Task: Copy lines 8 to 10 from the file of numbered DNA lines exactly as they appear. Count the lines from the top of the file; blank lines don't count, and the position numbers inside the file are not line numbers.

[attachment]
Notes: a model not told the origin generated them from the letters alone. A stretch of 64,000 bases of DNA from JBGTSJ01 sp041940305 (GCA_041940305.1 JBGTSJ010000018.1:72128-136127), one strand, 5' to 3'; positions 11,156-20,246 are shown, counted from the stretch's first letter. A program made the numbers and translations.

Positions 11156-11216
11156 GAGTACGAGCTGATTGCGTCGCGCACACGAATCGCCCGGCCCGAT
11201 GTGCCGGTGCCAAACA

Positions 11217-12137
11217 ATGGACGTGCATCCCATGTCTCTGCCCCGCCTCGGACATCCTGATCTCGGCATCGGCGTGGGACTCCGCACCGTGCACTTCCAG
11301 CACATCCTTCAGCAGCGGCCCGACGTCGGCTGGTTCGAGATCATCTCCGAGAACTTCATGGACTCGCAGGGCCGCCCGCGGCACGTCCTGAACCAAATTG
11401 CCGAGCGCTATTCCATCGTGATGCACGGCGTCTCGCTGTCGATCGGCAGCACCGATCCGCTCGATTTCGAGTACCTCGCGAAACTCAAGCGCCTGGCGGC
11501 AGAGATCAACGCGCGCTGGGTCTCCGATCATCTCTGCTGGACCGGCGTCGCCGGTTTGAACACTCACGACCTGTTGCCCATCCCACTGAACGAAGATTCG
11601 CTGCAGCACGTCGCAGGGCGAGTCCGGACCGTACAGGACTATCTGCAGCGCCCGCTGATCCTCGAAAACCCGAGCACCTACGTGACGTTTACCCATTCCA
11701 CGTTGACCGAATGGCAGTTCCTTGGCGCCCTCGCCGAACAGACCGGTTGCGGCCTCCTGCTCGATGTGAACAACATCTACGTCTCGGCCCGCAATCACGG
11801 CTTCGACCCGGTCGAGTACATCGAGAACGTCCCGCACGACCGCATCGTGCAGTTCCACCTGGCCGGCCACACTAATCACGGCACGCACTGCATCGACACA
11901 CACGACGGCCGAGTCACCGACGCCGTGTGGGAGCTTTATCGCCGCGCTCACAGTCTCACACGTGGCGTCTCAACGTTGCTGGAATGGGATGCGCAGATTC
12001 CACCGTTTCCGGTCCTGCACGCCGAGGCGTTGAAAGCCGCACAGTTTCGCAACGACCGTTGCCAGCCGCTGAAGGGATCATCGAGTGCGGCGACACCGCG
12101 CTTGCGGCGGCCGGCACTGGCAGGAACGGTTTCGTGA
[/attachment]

11401 CCGAGCGCTATTCCATCGTGATGCACGGCGTCTCGCTGTCGATCGGCAGCACCGATCCGCTCGATTTCGAGTACCTCGCGAAACTCAAGCGCCTGGCGGC
11501 AGAGATCAACGCGCGCTGGGTCTCCGATCATCTCTGCTGGACCGGCGTCGCCGGTTTGAACACTCACGACCTGTTGCCCATCCCACTGAACGAAGATTCG
11601 CTGCAGCACGTCGCAGGGCGAGTCCGGACCGTACAGGACTATCTGCAGCGCCCGCTGATCCTCGAAAACCCGAGCACCTACGTGACGTTTACCCATTCCA